The purpose of this study is to examine the efficacy of a cognitive rehabilitation program that aims to improve new learning and memory in people with moderate to severe learning impairment due to traumatic brain injury. Participants will consist of 120 individuals who have sustained a traumatic brain injury (TBI) at least 12 months prior to the start of the study. The current proposal will evaluate (a) the impact of the treatment on everyday functioning, (b) the long term efficacy of the treatment and (c) the utility of booster sessions in facilitating long-term treatment effects. We will randomly assign individuals with TBI, with documented impairment in new learning abilities, to a memory retraining group or a placebo control group. Both groups will undergo baseline, immediate and long-term follow-up assessment consisting of: (1) a traditional neuropsychological battery and (2) an assessment of global functioning examining the impact of the treatment on daily activities. A portion of these participants will also undergo an fMRI at baseline, immediate and long-term follow-up. This design will allow us to evaluate the efficacy of this particular memory retraining technique in a TBI population through the assessment of cognitive function via a standard evaluation. In addition, we will be able to draw conclusions regarding the impact of this particular memory remediation program on everyday life from questionnaires completed by the participant and a significant other.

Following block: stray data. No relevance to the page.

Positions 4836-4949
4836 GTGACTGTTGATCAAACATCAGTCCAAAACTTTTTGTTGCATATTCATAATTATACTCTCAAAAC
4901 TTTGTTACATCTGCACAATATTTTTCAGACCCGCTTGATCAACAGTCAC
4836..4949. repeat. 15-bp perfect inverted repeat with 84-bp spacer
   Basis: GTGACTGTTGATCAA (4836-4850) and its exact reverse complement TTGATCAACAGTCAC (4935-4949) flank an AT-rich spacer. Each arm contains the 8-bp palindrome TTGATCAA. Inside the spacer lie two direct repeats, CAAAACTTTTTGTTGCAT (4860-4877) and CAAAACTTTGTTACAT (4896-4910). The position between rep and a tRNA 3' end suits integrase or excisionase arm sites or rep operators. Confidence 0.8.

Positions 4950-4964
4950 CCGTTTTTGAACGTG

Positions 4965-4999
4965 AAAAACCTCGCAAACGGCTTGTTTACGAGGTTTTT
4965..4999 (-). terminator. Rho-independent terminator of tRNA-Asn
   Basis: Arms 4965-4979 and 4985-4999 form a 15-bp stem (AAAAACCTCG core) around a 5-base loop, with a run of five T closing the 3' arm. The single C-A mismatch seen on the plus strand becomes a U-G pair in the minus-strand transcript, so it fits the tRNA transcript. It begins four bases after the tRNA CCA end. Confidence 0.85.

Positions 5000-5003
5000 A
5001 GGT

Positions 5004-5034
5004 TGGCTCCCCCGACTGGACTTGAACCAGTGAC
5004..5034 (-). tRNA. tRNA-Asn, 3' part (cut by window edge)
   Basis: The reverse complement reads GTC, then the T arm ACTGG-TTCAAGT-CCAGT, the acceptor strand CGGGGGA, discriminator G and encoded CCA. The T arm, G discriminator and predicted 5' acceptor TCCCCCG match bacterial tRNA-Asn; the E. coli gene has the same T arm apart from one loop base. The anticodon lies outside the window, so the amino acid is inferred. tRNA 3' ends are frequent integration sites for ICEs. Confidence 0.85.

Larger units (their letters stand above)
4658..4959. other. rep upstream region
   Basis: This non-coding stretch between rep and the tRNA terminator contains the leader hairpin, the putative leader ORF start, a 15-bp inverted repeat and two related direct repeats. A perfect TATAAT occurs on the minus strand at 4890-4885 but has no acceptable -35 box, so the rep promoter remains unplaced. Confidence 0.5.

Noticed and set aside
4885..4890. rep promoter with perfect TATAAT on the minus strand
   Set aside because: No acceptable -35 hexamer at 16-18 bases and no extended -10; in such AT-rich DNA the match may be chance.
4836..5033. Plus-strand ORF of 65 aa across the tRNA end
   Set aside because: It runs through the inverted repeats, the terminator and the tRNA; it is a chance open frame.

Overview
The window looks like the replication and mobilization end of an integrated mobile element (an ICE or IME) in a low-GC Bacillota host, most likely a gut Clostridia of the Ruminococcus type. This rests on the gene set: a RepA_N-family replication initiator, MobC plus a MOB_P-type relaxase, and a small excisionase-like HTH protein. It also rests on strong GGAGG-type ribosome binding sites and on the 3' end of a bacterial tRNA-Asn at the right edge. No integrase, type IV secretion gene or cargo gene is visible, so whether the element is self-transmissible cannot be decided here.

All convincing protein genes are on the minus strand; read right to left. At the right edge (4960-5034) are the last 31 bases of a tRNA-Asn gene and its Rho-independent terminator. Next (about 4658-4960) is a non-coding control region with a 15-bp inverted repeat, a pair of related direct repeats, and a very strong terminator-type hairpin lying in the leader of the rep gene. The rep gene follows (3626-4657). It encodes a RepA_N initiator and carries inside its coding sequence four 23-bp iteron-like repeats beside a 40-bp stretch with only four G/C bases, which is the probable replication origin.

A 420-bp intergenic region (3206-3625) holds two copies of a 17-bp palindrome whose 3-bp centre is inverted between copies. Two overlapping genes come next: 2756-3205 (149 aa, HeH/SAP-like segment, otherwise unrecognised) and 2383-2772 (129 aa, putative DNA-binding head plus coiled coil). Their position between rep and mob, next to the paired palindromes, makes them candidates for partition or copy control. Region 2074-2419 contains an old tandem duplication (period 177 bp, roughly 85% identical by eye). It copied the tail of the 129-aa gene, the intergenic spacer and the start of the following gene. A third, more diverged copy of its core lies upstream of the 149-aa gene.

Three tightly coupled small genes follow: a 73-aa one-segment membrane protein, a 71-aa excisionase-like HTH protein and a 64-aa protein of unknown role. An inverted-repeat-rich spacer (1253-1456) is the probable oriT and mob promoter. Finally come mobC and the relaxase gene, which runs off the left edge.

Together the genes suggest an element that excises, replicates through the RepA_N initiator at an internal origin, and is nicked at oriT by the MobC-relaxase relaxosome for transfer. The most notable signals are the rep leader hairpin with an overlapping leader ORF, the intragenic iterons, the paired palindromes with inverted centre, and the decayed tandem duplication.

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Individuals with moderate to severe TBI